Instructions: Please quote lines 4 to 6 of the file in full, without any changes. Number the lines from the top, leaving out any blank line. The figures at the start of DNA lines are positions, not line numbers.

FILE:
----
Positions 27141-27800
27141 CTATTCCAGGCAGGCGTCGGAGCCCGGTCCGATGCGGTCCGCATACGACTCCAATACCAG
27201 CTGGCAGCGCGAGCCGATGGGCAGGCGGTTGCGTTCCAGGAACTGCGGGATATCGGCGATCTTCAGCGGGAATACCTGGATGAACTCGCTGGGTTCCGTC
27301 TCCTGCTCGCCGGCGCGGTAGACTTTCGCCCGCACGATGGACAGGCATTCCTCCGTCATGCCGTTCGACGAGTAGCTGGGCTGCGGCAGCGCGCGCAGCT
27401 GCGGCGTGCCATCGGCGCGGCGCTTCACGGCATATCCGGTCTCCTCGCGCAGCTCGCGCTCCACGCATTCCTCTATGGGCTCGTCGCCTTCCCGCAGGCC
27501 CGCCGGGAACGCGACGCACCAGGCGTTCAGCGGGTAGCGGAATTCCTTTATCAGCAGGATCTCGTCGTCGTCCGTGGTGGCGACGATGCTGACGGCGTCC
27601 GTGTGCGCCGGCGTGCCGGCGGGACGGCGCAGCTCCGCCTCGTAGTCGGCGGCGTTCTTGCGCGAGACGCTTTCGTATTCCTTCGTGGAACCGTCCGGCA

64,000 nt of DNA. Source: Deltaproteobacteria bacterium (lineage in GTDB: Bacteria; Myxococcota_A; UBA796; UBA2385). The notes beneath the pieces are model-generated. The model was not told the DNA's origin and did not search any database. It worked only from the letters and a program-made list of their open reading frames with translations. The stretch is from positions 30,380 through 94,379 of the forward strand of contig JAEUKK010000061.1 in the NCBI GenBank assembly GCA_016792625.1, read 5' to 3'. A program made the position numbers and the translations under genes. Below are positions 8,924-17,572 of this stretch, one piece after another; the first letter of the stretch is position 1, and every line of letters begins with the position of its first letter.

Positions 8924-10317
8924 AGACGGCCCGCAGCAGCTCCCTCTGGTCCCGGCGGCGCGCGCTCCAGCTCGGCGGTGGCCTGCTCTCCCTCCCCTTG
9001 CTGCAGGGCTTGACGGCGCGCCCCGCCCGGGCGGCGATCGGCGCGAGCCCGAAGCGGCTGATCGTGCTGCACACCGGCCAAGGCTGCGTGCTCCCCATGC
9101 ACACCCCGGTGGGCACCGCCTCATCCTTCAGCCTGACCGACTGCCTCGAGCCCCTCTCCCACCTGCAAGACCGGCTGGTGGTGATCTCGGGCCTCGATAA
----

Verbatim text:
27301 TCCTGCTCGCCGGCGCGGTAGACTTTCGCCCGCACGATGGACAGGCATTCCTCCGTCATGCCGTTCGACGAGTAGCTGGGCTGCGGCAGCGCGCGCAGCT
27401 GCGGCGTGCCATCGGCGCGGCGCTTCACGGCATATCCGGTCTCCTCGCGCAGCTCGCGCTCCACGCATTCCTCTATGGGCTCGTCGCCTTCCCGCAGGCC
27501 CGCCGGGAACGCGACGCACCAGGCGTTCAGCGGGTAGCGGAATTCCTTTATCAGCAGGATCTCGTCGTCGTCCGTGGTGGCGACGATGCTGACGGCGTCC